Whatever happens, J is still my bright, confident little man, and I'm reminding myself of that every day. I'm almost grateful that we didn't find out sooner because it has meant that we have always treated him as if he could see normally. He doesn't know any different, and whatever happens, he will always be my beautiful boy, even when he's a grown man who complains about his mother constantly calling to remind him to get his eyes checked. While I'm tempted to homeschool him for the rest of his life to spare him from incompetent teachers and cruel classmates, my hope is that we'll be able to surround him with people who know what they're doing, and who treat him like the great kid he is, and not the funny-looking one with the thick glasses. I'm determined to make sure he grows up knowing he can do anything, whether he can see or not. And as for the one on the way, he/she will be loved the same way - ferociously and completely.

Like I said, we were blindsided completely, and we're still struggling to come to grips with it all. We're on an unfamiliar path without a map, facing specialist appointments, battles over glasses, and big decisions to make about things like schools and treatments, all while getting on with the business of daily life with two kids. Stay tuned.


  1. Thinking about you and your family. Your friend is right...medical technology advances so quickly. And, kids adapt much easier than adults so in the long run, this will probably be harder on you than him. :)

  2. I just wrote a long comment and lost it all! Ah well, I'll start again...

    I have been reading your blog for a while now - I think I found it through geobaby... Like you, I am an Australian living in Hong Kong, and like you, my world was rocked two years ago when we learned that our daughter (who was still unborn) would have a disability which we later learned that we too were carriers of. You can read my blog for the full story ( if you are interested...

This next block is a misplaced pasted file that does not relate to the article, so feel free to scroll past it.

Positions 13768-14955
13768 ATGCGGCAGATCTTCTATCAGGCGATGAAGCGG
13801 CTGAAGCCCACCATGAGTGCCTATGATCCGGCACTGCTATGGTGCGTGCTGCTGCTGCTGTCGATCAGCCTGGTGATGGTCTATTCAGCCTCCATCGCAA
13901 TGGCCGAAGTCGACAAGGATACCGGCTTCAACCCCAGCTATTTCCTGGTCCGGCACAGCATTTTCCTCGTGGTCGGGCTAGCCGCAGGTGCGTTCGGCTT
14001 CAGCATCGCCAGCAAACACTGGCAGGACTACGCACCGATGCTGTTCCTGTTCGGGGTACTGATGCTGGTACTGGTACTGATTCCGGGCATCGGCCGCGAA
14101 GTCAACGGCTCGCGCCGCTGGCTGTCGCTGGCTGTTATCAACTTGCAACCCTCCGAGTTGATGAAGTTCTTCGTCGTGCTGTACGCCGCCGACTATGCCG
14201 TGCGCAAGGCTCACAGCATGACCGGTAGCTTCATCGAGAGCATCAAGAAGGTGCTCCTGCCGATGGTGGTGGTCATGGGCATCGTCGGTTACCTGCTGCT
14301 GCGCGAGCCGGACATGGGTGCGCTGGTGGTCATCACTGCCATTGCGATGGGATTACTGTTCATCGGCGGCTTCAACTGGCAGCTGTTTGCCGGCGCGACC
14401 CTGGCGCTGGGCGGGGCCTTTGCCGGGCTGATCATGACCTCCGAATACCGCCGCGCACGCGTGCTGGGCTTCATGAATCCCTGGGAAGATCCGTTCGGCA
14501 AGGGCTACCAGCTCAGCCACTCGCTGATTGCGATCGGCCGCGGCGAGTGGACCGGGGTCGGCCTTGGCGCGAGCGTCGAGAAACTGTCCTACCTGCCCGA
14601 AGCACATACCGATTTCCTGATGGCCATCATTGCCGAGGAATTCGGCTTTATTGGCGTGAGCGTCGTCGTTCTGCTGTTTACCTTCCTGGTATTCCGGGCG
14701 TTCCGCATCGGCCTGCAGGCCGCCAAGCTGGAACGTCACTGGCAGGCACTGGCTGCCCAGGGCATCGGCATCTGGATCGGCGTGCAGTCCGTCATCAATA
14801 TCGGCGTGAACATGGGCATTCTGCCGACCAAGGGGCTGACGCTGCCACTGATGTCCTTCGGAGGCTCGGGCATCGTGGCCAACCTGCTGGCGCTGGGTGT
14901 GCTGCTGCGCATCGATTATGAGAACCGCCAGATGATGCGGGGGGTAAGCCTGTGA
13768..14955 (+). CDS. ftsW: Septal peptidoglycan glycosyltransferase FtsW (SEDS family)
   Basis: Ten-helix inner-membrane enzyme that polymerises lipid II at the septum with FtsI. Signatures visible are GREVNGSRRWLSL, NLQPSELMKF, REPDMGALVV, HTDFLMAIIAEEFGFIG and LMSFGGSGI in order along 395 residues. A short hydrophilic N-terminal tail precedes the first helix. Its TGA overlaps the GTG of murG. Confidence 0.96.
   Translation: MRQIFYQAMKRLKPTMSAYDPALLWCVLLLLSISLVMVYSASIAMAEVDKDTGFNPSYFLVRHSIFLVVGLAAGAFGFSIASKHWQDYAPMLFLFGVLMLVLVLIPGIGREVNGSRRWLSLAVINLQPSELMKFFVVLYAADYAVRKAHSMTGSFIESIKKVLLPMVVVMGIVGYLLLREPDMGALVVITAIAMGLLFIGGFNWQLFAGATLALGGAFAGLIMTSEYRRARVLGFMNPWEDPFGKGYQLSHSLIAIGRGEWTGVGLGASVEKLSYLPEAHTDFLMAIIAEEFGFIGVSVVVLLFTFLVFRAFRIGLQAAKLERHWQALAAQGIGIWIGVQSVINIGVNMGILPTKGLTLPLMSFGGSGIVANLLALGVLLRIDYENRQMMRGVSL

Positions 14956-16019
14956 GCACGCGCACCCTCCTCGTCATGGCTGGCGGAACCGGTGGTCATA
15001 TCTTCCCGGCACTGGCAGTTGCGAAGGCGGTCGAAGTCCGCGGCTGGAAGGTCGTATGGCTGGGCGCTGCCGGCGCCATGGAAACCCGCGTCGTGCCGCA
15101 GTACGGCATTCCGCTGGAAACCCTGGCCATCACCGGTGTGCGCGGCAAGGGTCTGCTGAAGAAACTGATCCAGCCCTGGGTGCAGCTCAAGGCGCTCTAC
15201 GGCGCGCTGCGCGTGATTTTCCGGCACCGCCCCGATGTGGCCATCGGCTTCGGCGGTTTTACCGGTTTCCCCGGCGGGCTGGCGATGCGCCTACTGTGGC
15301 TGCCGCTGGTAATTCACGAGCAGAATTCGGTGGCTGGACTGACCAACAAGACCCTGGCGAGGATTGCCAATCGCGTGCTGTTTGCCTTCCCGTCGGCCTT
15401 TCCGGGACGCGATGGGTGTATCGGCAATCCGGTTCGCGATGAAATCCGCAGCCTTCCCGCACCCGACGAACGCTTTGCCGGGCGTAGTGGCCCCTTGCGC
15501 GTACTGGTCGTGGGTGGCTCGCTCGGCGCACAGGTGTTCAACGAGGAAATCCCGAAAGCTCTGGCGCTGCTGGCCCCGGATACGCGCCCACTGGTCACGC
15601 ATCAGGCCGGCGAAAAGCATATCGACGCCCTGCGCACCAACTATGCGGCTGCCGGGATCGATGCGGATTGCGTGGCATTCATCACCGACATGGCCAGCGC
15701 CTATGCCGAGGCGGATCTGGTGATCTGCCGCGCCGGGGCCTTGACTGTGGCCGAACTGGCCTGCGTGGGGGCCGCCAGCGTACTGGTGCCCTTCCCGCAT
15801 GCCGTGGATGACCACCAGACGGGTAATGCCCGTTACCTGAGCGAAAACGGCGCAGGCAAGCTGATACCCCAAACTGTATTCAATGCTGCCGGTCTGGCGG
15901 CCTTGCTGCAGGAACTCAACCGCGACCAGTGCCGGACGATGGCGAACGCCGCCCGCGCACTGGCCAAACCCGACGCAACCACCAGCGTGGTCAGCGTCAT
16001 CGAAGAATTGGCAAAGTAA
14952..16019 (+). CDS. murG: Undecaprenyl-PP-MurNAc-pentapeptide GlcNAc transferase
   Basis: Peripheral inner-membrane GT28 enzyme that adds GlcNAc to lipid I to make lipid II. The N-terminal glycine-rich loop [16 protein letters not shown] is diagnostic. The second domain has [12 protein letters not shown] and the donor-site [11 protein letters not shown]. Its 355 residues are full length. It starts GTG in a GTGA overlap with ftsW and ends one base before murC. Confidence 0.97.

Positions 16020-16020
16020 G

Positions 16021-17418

I cried reading your post, remembering the rawness of my own experience. I do want to say though that time does "heal" much of that rawness. At first, I was angry, scared, and to be honest, very ignorant of what Maddy's disability would mean for her and for us as a family. Two years down the road, not everything is rosy all of the time - we still have our worries, things still upset me - and although I am not as ignorant as I was, there are still many many things that I am learning. What I do have now though is a better perspective - not only am I very aware that things could have been so so much worse, but I am grateful for the blessings that Maddy's disability has brought into our lives.

    When I was still at the beginning of my "journey" with all this, I found immense support online. I found blogs, yahoo groups, facebook groups, etc... not all specifically for my daughter's exact diagnosis (it is rare - although it DOES have a wiki page) but for similar conditions, or for some of her specific needs/issues... It really helped me to talk with people who had been through the process and were years down the road. I hope that you are able to find similar support too.

    This still is not something that I would have chosen for my daughter and for my family - we too want a third child and that 25% still scares me... but not as much as it used to.

    Anyway - if you want to chat or email or whatever, you can contact me at - I know that our situations are different - but they do have similarities, and if I can offer you any support whatsoever, I would be happy to do so...

    All the best with your pregnancy and with your little boy,

    Nicole (nicolejoy on geobaby)

  3. I'm so sorry for the stress this must be causing you. I will be thinking of you :) He's still a healthy and from what you say HAPPY little guy, so in the end that's what really matters.

  4. Check out this blog:
    This woman is also in a similar(ish) situation with her daughter who was diagnosed with a rare genetic disorder